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Taming generative AI for enterprise-grade automation

  • Alan Morrison 

An interview podcast with Dave Duggal, founder of EnterpriseWeb


In 2009, as the Cloud was starting to emerge, Dave Duggal founded EnterpriseWeb to address the challenges of an increasingly fragmented enterprise IT estate. He saw that siloed software stacks were becoming roadblocks to end-to-end interoperability, automation and management. Duggal recognized the need for an abstraction layer that provides “shared understanding” across business silos, partner ecosystems and clouds to enable a composable and agile enterprise.

The implication here is that meaningful interoperation across heterogeneous distributed systems has been rare and difficult to achieve at enterprise scale. Still is, in fact.

Duggal spent years independently researching the subject, reading hundreds of academic papers and working with his chief architect to design a system that made sense from the point of view of abstracting and managing the stack scalably in an automated fashion via a high-level graph model of an organization and its systems environments (i.e., an ontology of concepts, types and policies).

“As a business person, I wanted to look down on the organization and see all the elements that are constructing it: the people, information sources and capabilities so I can flexibly connect them for a variety of use-cases and manage my business,” Duggal said. 

14 years later, Duggal and company have yet another telecom industry innovation award to add to those on his shelf: EnterpriseWeb (EWEB) recently won Light Reading’s 2023 Leading Lights “Outstanding AI/ML Use Case” award for its groundbreaking work on enterprise-grade generative AI for intelligent service orchestration.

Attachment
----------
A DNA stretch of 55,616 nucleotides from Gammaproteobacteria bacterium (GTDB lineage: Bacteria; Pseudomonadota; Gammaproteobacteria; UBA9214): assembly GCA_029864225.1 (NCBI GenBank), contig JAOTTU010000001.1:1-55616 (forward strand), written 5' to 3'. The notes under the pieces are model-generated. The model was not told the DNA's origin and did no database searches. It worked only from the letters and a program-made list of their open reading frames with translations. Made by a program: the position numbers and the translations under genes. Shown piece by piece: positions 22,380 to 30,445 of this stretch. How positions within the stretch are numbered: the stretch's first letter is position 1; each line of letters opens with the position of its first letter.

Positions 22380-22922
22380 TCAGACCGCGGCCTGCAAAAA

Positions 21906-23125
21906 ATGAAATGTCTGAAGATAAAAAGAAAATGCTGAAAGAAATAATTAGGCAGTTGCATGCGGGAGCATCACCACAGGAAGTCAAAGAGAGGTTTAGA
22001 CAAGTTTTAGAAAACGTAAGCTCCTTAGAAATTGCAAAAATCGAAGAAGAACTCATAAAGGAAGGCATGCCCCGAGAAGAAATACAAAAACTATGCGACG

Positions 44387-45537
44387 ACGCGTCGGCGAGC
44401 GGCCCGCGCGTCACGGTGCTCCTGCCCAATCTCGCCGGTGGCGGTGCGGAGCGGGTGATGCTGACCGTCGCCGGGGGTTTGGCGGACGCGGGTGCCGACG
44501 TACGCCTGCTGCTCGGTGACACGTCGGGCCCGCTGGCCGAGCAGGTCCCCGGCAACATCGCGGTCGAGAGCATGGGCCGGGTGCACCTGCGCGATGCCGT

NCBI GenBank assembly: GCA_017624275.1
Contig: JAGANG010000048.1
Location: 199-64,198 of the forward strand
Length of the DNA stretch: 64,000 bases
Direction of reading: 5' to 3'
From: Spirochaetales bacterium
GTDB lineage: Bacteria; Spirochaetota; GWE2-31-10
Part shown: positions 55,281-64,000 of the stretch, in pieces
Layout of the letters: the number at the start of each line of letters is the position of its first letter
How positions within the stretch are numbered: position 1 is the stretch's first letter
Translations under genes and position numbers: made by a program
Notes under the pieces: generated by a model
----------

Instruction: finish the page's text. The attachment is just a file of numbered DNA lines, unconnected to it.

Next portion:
Duggal gave an example of how its platform leverages generative AI as a conversational interface, while EnterpriseWeb’s ontology provides the domain knowledge to ground the interaction for safe, contextual, deterministic automation. 

A telco enterprise customer can make a high-level verbal request, “I want a secure 5G gateway, configured this way, deployed in this cloud or on this edge node, and I want it to meet these SLAs.” without having to care about the technical details. EWEB’s ontology abstracts the complexity and the platform’s runtime fulfills and assures the service. EWEB is the backend. It leverages the ontology to interpret the customer requests, automate decision making and optimize system responses. 

In this example, the platform generates a telco-grade service topology, which is a graph of the relevant service elements. The platform presents it to the customer and asks, “is that what you wanted?” The customer can then modify it to their liking – again, verbally, with no code – and EWEB updates the topology accordingly. 

Once the customer is happy they can direct EWEB to deploy and manage the service per their SLAs so it is self-scaling, healing and optimizing. All the inherent complexity is abstracted and automated away so the customer can focus on their business needs without worrying about technical details. The demo can be viewed online

In EWEB’s approach, processing is shifted to EWEB as the backend. EnterpriseWeb leverages the strengths of generative AI as a natural language interface, while mitigating generative AI’s known weaknesses (accuracy, consistency, security, latency, cost, resource and energy consumption). It’s a practical approach that enables organizations to rapidly operationalize generative AI, without compromising on their mission-critical automation systems. 

EnterpriseWeb’s ontology is implemented as a hypergraph, which runs in memory, and is persisted in a key-value database. The design is lightweight (the platform is only 50mb) and provides low-latency and high-performance. The cloud-native, event-driven platform deploys as a cluster of pods and can run on-premise, in the cloud, at the edge or on a laptop. 

Hope you find the interview as illuminating as I have.

Interview podcast with Dave Duggal, founder of EnterpriseWeb